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Stations of the Crass

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Album Review

"They said that we were trash/Well the name is Crass, not Clash." So goes the opening of the coruscating "White Punks on Hope," and with Stations Crass takes things to an even more vicious level than on Feeding. The opening yelps and screams from Ignorant on "Mother Earth" over a slow-building burn show that there was already much more to Crass than simple crash and bash punk, and with the rest of the album the collective moves between full-on assault and an ever increasing agit-snarl experimentation. Originally released as two vinyl discs, the conclusion of the second consists of a live show in Islington the summer of 1979, with the band tearing through new and old cuts with passion, including such fierce anthems as "Do They Owe Us a Living?" and "Shaved Women." The studio tracks, including versions of some cuts from the live show, all come from a one-day session four days after the concert, and while some tracks are almost fragments, surprisingly things aren't as constantly monochrome or as rushed as one might think. Whether stripping things down to dub-tinged bass, drums, and repetitive guitar snarls or blends of staccato rhythms and found-sound noise (or even, on "Walls," trying a bit of disco), Crass creates a unique brand of fierce, inspirational music. Libertine and De Vivre make impressive cameos alongside Ignorant's lead vocals, making the perfect argument through performance that passion trumps technical skill when the chips are down. The sheer amount of issue tackling and blunt speaking throughout ranges from political statements of purpose over every aspect of the status quo to relentless self-examination. One running attack against the band was always that their words were better read than listened to, but hearing the seething hatred projected by Ignorant on "Big Man, Big M.A.N." is enough to convince one otherwise. One of the funniest tracks is the vivisection of music press figure Garry Bushell, "Hurry Up Garry," which uncannily predicts his eventual descent into right-wing tabloid idiocy.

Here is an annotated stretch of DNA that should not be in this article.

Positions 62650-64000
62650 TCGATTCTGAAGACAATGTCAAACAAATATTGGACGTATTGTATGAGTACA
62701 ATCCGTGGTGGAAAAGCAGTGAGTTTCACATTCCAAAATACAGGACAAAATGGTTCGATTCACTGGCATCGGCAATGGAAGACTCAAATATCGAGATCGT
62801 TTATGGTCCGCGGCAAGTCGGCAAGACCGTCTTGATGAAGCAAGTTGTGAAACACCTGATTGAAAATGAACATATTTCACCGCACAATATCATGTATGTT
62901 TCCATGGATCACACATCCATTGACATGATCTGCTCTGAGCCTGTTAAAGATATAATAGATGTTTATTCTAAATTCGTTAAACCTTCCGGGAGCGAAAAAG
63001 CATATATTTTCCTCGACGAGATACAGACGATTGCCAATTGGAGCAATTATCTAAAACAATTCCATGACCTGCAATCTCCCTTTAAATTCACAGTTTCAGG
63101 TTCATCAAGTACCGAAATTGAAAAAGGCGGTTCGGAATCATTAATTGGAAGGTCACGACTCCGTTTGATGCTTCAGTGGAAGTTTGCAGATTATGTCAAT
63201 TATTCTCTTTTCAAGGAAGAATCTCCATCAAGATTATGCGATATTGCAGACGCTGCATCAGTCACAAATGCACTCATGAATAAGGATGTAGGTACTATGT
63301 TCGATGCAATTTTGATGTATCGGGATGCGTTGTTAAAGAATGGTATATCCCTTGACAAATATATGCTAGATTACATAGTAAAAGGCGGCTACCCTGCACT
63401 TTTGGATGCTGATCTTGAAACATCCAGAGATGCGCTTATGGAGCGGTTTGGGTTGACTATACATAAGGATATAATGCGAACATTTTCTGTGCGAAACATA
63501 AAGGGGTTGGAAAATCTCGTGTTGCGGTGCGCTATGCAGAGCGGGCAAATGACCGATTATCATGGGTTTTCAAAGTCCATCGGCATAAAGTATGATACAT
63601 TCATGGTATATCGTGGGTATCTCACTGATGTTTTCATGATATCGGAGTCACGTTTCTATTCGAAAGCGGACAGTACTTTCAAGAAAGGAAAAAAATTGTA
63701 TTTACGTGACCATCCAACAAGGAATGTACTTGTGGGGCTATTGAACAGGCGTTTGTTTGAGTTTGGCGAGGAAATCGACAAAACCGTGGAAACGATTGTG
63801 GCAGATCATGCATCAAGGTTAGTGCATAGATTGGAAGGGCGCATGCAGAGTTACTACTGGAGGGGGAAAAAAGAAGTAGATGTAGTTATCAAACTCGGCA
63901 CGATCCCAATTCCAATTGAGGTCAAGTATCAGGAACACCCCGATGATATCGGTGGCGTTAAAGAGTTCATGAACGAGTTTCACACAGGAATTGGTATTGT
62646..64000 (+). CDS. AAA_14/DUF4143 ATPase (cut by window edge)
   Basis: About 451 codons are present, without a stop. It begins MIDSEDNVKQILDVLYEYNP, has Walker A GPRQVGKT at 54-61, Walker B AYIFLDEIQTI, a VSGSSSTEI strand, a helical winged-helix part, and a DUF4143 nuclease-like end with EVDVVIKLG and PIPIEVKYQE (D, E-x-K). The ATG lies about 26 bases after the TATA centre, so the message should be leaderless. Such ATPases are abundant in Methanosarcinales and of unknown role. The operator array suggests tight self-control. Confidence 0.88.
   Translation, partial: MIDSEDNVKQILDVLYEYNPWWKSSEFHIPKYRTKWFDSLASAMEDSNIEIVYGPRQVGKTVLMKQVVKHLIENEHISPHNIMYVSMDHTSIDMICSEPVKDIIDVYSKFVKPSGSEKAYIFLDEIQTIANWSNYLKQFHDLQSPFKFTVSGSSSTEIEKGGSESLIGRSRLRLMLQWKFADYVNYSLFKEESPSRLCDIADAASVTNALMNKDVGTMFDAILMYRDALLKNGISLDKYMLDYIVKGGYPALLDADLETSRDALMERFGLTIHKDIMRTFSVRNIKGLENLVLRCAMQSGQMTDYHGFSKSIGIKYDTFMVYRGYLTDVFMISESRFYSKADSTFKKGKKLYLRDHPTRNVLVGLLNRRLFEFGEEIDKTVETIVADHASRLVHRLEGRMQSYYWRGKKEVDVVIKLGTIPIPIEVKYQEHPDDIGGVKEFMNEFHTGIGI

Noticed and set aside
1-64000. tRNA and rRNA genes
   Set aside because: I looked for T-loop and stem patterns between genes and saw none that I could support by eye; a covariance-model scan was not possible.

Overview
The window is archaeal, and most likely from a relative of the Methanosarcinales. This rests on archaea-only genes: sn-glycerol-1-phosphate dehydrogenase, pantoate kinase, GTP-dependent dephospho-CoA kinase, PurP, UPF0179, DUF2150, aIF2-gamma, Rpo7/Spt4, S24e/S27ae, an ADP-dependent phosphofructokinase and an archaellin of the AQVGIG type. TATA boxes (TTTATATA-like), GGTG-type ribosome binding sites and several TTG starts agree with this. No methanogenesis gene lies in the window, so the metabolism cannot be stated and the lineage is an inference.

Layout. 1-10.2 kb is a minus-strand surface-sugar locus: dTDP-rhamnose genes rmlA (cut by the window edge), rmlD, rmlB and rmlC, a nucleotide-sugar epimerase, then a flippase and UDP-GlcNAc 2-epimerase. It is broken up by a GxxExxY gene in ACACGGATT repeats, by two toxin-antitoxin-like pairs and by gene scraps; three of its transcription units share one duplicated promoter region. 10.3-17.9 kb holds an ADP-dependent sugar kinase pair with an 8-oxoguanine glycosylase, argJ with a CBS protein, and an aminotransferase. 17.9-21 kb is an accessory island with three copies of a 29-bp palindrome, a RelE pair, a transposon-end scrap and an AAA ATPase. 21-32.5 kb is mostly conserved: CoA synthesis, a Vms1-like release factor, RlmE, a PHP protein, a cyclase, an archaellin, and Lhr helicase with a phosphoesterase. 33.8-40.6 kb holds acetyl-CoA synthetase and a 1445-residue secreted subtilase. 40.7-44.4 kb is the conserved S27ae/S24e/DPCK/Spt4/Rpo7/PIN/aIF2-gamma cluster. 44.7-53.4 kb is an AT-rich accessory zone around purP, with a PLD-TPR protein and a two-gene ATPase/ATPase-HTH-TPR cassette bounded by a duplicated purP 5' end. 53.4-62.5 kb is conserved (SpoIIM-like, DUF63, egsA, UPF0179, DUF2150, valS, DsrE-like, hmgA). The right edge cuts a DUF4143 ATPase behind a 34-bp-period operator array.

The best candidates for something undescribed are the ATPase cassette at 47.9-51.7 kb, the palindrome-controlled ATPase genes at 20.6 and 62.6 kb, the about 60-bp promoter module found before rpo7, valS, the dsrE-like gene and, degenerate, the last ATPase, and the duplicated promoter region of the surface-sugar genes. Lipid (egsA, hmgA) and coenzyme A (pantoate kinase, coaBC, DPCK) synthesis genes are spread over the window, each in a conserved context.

Formed: 1977 in England

Genre: Alternative

Years Active: '70s, '80s

The brittlest and most hard-line radical of the first wave of British punk bands, Crass issued a blitz of records that were ruthless in both their unrelenting sociopolitical screeds and their amelodic crash of noise. The horrors of war, the arbitrary nature of legal justice, sexism, media imagery, organized religion, the flaws of the punk movement itself -- all were subjected to harsh critique. Like few other rock bands before or since, Crass took rock-as-agent-of-social-and-political-change seriously,...
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